Abstract/Summary This thesis studies and finds correspondences between the steady state and entanglement present in the quantum description of a dissipative nonlinear system, and the bifurcations of attractors in the steady state of the corresponding semi-classical model. The stable steady states of the semi-classical models include fixed points, single limit cycles, and multi-stability with many stable limit cycles. We show quantum signatures of bifurcations of these semi-classical steady states in the full quantum dissipative systems. Furthermore, we show that these quantum systems are realisable experimentally as nano-electromechanical devices. Recent progress in the fields of circuit quantum electrodynamics (circuit QED) and nano-mechanics means that their fabrication is possible. This thesis introduces the necessary mathematical and physical tools in Chapter 2, and introduces the experimental contexts of circuit QED and nano-mechanics in Chapter 3. The following chapters then study various nano-electromechanical devices. In Chapter 4, we consider a quarter wave coplanar microwave cavity terminated to ground via a superconducting quantum interference device. By modulating the flux through the loop, the cavity frequency is modulated. The flux is varied at twice the cavity frequency implementing a parametric driving of the cavity field. The cavity field also exhibits a large effective nonlinear susceptibility modelled as an effective Kerr nonlinearity, and is also driven by a detuned linear drive. We show that the semi-classical model corresponding to this system exhibits a fixed point bifurcation at a particular threshold of parametric pumping power. We show the quantum signature of this bifurcation in the dissipative quantum system. We further linearise about the below threshold classical steady state and consider it to act as a bifurcation amplifier, calculating gain and noise spectra for the corresponding small signal regime. Furthermore, we use a phase space technique to analytically solve for the exact quantum steady state. We use this solution to calculate the exact small signal gain of the amplifier. In Chapter 5, we consider the steady states of a harmonic oscillator coupled so strongly to a two-level system (a qubit) that the rotating wave approximation cannot be made. The Hamiltonian version of this model is known as the ExB Jahn-Teller model. The semi-classical version of this system exhibits a fixed point bifurcation, which in the quantum model leads to a ground state with substantial entanglement between the oscillator and the qubit. We show that the dynamical bifurcation survives in a dissipative quantum description of the system, amidst an even richer bifurcation structure. We propose an experimental implementation of this model based on a superconducting cavity: a superconducting junction in the central conductor of a coplanar waveguide. In Chapter 6, we consider a theoretical model for a nonlinear nano-mechanical resonator coupled to a superconducting microwave resonator. The nano-mechanical resonator is driven parametrically at twice its resonance frequency, while the superconducting microwave resonator is driven with two tones that differ in frequency by an amount equal to the parametric driving frequency. We show that the semi-classical approximation of this system has an interesting fixed point bifurcation structure. In the semi-classical dynamics a transition from stable fixed points to limit cycles is observed as one moves from positive to negative detuning. We show that signatures of this bifurcation structure are also present in the full dissipative quantum system and further show that it leads to mixed state entanglement between the nano-mechanical resonator and the microwave cavity in the dissipative quantum system that is a maximum close to the semi-classical bifurcation. Quantum signatures of the semi-classical limit-cycles are presented. In Chapter 7, using amplitude equations, we describe the classical dynamics of N nano-mechanical resonators inside a single co-planar microwave cavity. The nano-mechanical resonators are not directly coupled to one another, but an effective all-to-all coupling is mediated through their capacitive coupling to a common field mode of the microwave cavity. The coupling of each nano-mechanical resonator shifts the frequency of the cavity field proportional to the displacement of each resonator. We show that groups of identical nano-mechanical oscillators synchronise to form a single mechanical mode which couples to the microwave cavity with a strength dependent on the square sum of the individual mechanical-microwave couplings. Classically this system has a rich local and global bifurcation structure dominated by periodic orbits which, when analysed using amplitude equations, can be shown to exhibit multi-stability. Further we show that if the nano-mechanical oscillators are nonidentical the mechanism by which synchronisation is lost resembles that for large amplitude forcing which is not of the Kuramoto form.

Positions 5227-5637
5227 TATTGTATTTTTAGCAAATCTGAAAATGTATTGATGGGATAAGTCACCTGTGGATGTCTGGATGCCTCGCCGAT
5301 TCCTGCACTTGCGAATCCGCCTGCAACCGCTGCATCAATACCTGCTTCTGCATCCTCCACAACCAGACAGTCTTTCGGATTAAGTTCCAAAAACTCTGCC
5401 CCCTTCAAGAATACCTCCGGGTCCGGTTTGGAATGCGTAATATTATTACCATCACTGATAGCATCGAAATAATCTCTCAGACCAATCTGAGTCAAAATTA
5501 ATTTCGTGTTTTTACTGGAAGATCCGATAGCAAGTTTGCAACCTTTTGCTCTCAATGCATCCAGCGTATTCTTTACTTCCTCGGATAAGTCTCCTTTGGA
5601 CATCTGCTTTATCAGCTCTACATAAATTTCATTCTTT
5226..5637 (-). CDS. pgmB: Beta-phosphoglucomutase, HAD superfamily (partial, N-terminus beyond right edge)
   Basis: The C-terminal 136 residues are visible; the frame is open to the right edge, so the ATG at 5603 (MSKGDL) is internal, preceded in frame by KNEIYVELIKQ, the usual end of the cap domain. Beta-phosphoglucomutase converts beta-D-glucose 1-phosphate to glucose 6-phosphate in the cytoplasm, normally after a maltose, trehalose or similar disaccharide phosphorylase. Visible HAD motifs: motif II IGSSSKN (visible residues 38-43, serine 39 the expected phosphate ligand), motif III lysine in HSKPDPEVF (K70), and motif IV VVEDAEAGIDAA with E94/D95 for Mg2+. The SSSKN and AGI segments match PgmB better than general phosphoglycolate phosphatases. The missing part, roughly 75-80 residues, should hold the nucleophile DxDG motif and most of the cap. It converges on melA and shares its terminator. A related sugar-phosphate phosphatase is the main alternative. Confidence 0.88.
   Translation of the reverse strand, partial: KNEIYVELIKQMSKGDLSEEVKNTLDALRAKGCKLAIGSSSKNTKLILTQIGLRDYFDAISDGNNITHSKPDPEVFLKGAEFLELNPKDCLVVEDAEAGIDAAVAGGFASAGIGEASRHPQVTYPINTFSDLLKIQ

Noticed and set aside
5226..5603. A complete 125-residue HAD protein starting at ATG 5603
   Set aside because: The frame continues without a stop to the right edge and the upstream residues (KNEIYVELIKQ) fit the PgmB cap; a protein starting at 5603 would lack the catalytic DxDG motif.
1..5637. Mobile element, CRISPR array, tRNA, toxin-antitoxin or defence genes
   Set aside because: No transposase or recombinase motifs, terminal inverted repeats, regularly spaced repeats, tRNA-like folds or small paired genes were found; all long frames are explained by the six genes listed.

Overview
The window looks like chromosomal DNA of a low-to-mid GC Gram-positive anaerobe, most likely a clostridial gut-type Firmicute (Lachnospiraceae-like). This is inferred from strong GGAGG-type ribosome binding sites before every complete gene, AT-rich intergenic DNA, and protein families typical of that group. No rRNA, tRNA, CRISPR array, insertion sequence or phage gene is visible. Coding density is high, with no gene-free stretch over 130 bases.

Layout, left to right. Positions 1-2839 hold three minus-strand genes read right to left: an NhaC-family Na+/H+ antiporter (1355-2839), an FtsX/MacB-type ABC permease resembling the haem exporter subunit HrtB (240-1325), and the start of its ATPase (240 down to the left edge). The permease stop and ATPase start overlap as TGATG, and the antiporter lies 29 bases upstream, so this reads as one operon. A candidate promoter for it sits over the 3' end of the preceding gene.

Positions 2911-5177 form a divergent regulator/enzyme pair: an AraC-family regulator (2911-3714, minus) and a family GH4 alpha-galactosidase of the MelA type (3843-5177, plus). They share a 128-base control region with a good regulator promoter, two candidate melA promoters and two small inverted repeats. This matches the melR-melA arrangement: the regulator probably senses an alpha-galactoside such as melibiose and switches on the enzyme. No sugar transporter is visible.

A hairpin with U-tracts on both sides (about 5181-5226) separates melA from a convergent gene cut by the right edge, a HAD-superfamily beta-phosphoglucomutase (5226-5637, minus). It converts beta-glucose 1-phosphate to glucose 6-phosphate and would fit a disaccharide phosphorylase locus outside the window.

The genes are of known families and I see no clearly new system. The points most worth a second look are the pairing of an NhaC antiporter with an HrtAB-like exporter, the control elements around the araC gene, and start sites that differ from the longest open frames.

Keyword quantum physics
superconductivity
nano-mechanics
nano-electromechanical systems
dynamical systems
quantum entanglement
bifurcations
nonlinear
semi-classical
Additional Notes Colour pages: 23, 24, 25, 26, 27, 28, 34, 35, 77, 78, 79, 80, 83, 84, 85, 86, 87, 89, 90, 99, 100, 102, 103, 104, 105, 106, 107, 120, 121, 122, 123, 124, 125, 126, 127, 128, 138, 139, 142, 143, 144, 147, 148, 149, 150, 152.

 
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Created: Tue, 08 May 2012, 12:39:30 EST by Mr Charles Meaney on behalf of Library - Information Access Service